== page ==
There’s a limited number of TCP ports available, and I personally believe new software should avoid choosing default ports and heavily discourage assumptions about what is running where.
In Tor’s case, I believe that ship has sailed: I’ve encountered a variety of software that attempts to detect whether Tor is active by checking 9050/tcp, Tor’s default SOCKS port. Tor’s use of this port has yet to be registered with IANA’s registry, but the port is nevertheless de facto associated with Tor.
In light of this, the Tor Project should take a moment to formally register that port with IANA. They may also consider registering port 9150/tcp: I think discussing this with IANA would be best.
To be clear, I still think it is a bad idea for software to equate Tor with an open localhost:9050/tcp port. Putting aside the rigidity this imposes, loopback addresses will always be inferior to Unix domain sockets, and default ports across machines will always be inferior to using SRV/SVCB records to advertise which port to use. Assigned ports are an inflexible crutch, best avoided. But when such a convention already exists, they are better than nothing.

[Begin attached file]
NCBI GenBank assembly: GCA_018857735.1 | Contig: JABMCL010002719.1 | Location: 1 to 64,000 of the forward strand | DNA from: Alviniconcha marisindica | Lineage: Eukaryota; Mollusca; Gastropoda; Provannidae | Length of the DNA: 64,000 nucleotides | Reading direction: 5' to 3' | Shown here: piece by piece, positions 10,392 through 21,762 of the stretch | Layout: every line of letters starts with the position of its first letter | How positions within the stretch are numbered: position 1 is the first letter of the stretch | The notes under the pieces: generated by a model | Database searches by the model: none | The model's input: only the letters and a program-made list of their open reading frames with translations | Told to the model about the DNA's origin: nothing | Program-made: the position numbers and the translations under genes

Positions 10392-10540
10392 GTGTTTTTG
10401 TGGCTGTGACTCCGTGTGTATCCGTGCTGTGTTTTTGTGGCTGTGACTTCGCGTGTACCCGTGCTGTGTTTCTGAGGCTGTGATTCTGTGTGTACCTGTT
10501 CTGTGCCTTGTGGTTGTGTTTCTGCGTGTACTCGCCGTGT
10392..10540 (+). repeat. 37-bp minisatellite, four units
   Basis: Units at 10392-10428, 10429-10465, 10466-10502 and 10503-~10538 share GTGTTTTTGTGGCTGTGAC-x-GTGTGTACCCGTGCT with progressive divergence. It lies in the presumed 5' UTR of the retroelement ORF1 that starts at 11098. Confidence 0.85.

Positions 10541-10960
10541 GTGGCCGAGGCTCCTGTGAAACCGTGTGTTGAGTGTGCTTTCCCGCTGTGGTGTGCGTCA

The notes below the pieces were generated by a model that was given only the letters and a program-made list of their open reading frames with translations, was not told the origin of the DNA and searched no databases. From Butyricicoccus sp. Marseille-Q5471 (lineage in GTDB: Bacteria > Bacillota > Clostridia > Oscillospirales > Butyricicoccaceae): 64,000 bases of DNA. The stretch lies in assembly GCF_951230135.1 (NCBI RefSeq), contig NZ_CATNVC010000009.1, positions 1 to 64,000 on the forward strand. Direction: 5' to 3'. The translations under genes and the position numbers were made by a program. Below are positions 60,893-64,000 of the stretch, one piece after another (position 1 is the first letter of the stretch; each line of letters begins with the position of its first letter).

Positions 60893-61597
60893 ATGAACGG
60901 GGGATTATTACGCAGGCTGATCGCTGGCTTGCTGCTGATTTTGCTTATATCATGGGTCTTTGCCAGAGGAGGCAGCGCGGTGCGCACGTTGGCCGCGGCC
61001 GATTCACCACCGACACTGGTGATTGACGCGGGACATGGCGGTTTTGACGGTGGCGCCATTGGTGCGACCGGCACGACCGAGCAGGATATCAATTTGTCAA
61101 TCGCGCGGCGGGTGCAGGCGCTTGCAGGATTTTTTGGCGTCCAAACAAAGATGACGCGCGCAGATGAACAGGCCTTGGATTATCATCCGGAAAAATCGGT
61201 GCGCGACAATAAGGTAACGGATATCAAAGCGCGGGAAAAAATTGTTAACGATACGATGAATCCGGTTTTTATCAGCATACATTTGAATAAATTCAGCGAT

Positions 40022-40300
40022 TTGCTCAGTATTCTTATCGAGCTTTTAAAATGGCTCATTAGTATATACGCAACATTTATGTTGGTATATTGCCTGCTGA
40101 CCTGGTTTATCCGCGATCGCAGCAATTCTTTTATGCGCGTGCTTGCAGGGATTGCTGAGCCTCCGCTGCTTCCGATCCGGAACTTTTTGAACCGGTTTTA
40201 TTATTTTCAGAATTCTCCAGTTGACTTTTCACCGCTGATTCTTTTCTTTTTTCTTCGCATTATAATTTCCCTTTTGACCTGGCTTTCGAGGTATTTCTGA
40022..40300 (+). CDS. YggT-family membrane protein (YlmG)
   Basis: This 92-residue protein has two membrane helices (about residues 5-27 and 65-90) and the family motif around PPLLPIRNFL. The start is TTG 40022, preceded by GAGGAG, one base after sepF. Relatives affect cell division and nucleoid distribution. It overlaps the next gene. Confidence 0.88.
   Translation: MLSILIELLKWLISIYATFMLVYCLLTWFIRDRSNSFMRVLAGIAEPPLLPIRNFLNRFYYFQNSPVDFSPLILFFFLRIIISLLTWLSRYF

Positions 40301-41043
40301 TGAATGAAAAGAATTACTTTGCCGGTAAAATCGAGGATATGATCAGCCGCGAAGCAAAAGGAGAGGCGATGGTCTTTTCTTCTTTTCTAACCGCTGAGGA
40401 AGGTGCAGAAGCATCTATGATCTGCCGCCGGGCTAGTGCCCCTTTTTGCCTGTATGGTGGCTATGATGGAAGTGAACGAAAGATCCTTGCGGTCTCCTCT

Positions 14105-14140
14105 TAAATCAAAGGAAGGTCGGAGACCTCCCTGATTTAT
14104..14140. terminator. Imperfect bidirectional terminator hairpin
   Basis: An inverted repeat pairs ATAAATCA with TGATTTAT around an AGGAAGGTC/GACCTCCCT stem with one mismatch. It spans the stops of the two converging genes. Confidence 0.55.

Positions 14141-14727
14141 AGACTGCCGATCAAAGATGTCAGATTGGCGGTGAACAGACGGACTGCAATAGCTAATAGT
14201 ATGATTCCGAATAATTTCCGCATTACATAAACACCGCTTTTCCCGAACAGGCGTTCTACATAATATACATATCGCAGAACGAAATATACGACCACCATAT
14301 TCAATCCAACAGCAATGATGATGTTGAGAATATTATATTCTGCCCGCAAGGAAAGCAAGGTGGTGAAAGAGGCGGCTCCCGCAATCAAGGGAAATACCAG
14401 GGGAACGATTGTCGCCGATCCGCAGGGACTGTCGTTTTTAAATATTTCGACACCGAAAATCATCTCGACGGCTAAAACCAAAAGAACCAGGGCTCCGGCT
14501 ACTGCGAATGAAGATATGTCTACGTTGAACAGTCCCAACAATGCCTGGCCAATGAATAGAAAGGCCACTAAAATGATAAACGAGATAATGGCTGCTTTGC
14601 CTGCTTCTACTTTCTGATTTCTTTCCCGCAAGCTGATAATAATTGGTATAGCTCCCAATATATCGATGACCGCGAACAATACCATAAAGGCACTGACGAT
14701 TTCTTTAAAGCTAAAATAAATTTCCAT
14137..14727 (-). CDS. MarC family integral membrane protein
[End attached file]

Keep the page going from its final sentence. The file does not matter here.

Though I think it would be even better to eventually change Tor Browser’s default settings to avoid opening any TCP ports whatsoever: Unix domain sockets are a much better starting point.
I personally configure Tor to run as a launch daemon with a dedicated user. I open a SOCKS5 UDS accessible by basically everything, a control UDS with much stricter filesystem permissions, and a dormant timeout of 10 minutes. Configure Tor Browser to use those, and it works like a charm. I also open a SOCKS5 proxy at localhost:1080/tcp, as a concession to software incapable of using a Unix domain socket. I keep a list of the software in question: I’ll be removing that as soon as I can. ↩︎